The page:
Arthur Vincie on February 02, 2012 in Post Production Production Technical
You Can't Have Enough Drives
Don't let these words make you shiver - "You backed up last night, right?"
Six years ago I line produced my first tapeless feature. Now I never want to see tape again. But instead I now wrangle a TON of hard drives. So how do you plan for this on a low budget film? Here's a few pointers:
For compressed HD, rent/buy four to six cards, at least 16Gigs each. If you're shooting 2/3/4K, rent two to four drives. You don't want to stop because you're out of space, so don't skimp here.
Rent or buy a small card to keep in your pocket. This is for grabbing the seen-out-the-window miracle shot without having to reach into another case to load the camera.
Someone needs to transfer the footage from the camera and sound system to your master drive, then wipe the cards for re-use. Ideally, this is your assistant editor or digital image technician (DIT), but if you can't afford either, make sure whoever's doing it knows the workflow. On my last film, the DP did it at the end of the day.
The wrangler will also need to label the cards and track the state of each one, using a spreadsheet or paper log.
What you transfer the footage to. I like LaCie Rugged drives because they're pretty durable. If you're shooting a narrative on compressed HD (H.264 or XDCAM EX), you can probably get away with 500Gigs or 1TB. If you're shooting a doc, you'll need at least 2TB. If you're shooting at 2/3/4K, you'll need a RAID (see below).
Holds an exact copy of your footage. Back your masters onto this drive every night, then lock it up somewhere safe after the shoot.
For storing your stills and electronic press kit (EPK) footage. Make sure to back this up as well.
Over the course of post you'll deal with a large variety of material (transcoded clips, sound files, projects, renders, VFX/titles, music, temp Quicktimes, etc.) So you'll need 10-15 times your camera master's capacity in drives. My camera master was 500Gig; I have 12 Terabytes of post storage, including:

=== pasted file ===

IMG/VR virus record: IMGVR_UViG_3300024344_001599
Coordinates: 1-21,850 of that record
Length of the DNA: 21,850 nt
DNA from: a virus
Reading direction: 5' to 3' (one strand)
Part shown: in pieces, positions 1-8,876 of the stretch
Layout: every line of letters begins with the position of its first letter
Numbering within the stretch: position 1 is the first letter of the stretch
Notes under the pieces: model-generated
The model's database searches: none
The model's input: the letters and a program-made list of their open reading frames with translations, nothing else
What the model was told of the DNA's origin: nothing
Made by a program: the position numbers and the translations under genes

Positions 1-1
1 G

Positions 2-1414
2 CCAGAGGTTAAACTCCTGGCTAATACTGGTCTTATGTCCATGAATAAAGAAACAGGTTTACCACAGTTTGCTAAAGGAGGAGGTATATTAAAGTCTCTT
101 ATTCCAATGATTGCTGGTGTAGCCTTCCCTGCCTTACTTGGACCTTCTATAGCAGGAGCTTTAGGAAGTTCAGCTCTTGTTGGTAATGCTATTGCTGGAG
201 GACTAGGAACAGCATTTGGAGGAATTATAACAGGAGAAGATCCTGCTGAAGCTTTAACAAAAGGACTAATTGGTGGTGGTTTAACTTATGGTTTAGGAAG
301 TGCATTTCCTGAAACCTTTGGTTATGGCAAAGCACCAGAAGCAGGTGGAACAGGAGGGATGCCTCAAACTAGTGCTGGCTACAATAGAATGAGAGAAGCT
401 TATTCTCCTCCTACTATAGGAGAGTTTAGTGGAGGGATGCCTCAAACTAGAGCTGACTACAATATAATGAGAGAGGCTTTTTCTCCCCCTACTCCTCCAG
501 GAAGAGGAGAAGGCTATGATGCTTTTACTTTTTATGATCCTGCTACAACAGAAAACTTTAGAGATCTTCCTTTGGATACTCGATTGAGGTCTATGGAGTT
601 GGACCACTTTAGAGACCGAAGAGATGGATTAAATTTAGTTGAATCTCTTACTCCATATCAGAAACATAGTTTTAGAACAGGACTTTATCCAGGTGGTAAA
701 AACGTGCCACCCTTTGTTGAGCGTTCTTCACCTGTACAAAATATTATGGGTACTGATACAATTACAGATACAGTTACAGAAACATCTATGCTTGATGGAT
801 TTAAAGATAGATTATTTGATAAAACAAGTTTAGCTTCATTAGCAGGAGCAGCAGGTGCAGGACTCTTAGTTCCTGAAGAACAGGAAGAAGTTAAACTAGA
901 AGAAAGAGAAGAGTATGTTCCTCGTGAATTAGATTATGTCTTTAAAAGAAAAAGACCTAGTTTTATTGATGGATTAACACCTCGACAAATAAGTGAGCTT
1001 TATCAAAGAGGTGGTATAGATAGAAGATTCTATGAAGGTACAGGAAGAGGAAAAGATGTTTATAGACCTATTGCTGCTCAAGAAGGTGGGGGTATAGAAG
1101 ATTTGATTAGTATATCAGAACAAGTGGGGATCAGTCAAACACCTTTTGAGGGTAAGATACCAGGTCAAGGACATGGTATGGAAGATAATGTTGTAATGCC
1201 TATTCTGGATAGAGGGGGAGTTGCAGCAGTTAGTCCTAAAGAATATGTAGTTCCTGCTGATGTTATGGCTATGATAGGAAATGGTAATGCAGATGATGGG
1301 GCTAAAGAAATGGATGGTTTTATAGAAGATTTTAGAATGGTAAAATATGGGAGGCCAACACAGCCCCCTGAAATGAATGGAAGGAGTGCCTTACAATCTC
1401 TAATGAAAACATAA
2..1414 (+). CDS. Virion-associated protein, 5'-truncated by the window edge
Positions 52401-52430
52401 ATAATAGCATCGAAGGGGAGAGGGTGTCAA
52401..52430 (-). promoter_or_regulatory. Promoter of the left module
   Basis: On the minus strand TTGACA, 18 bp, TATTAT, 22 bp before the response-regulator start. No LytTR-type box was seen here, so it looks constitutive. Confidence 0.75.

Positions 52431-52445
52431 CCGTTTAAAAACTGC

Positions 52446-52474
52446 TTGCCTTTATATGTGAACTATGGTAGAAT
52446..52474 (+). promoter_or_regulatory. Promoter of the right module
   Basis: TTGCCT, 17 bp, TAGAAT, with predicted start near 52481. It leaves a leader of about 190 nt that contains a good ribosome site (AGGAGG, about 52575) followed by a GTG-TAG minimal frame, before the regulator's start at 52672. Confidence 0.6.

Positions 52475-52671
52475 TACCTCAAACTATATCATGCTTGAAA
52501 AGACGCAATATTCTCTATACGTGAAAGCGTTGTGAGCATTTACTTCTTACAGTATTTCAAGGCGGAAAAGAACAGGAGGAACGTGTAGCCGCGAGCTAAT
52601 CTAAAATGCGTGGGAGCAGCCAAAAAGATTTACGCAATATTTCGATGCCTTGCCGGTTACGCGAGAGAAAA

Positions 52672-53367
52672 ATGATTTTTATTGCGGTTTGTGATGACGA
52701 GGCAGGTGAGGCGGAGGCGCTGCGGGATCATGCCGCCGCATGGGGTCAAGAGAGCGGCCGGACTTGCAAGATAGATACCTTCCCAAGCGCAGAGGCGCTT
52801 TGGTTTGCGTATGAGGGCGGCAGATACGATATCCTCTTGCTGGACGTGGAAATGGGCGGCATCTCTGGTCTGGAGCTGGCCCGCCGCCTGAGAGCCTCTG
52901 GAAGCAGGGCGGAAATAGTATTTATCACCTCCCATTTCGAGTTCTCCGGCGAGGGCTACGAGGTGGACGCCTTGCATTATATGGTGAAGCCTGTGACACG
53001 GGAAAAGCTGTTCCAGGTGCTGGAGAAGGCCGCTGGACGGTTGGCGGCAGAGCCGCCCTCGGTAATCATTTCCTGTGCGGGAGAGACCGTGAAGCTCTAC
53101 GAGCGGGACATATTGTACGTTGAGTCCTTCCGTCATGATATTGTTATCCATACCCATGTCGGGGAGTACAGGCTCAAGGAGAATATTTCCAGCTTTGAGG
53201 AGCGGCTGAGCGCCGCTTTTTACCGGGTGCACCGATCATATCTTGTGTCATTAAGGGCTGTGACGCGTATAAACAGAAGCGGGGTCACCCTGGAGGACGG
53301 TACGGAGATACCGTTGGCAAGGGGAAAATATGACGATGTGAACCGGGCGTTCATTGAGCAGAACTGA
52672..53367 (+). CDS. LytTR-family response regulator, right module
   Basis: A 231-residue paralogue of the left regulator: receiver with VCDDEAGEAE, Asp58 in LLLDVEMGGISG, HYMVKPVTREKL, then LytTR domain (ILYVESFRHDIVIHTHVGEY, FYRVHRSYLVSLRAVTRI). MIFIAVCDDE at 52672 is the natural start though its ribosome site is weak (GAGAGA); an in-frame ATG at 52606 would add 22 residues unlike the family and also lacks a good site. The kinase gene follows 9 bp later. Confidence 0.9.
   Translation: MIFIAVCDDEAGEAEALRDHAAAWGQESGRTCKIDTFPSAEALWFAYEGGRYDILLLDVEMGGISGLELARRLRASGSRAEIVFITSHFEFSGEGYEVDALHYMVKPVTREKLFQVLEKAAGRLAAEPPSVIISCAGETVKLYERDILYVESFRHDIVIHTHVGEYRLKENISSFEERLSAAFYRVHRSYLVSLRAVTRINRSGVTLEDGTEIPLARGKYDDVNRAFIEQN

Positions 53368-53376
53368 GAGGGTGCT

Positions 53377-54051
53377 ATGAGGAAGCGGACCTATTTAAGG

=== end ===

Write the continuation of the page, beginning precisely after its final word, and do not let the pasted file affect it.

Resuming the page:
(1) internal 2TB work drive
(3) external 2TB drives:
- one backup of the work drive
- one for other post staff (editor, sound designer and VFX artist)
- one for the colorist
(1) external 4TB drive containing backups of EVERYTHING and my online files; this is my "ultimate backup"
Buy only what you need to get through each stage of post. Drives usually get cheaper per megabyte over time.
Get an eSATA card (they're pretty cheap) and multiple-interface drives (USB/Firewire/eSATA). eSATA is faster than Firewire. Multiple interfaces means you can use your drive anywhere.
If you're shooting at 2/3/4K, buy a RAID card and a 12-to-16TB external RAID and additional drives. You'll also need a couple of 2TB shuttle drives.
I prefer to back up my project files and media manually; others use Retrospect or Time Machine.
LABEL IT OR LOSE IT:
Set up folders with the project name (or acronym) and type of files (ex. "FIT-SoundMasters"). Label the drives themselves with your name, project title, and phone/email - your post house will thank you.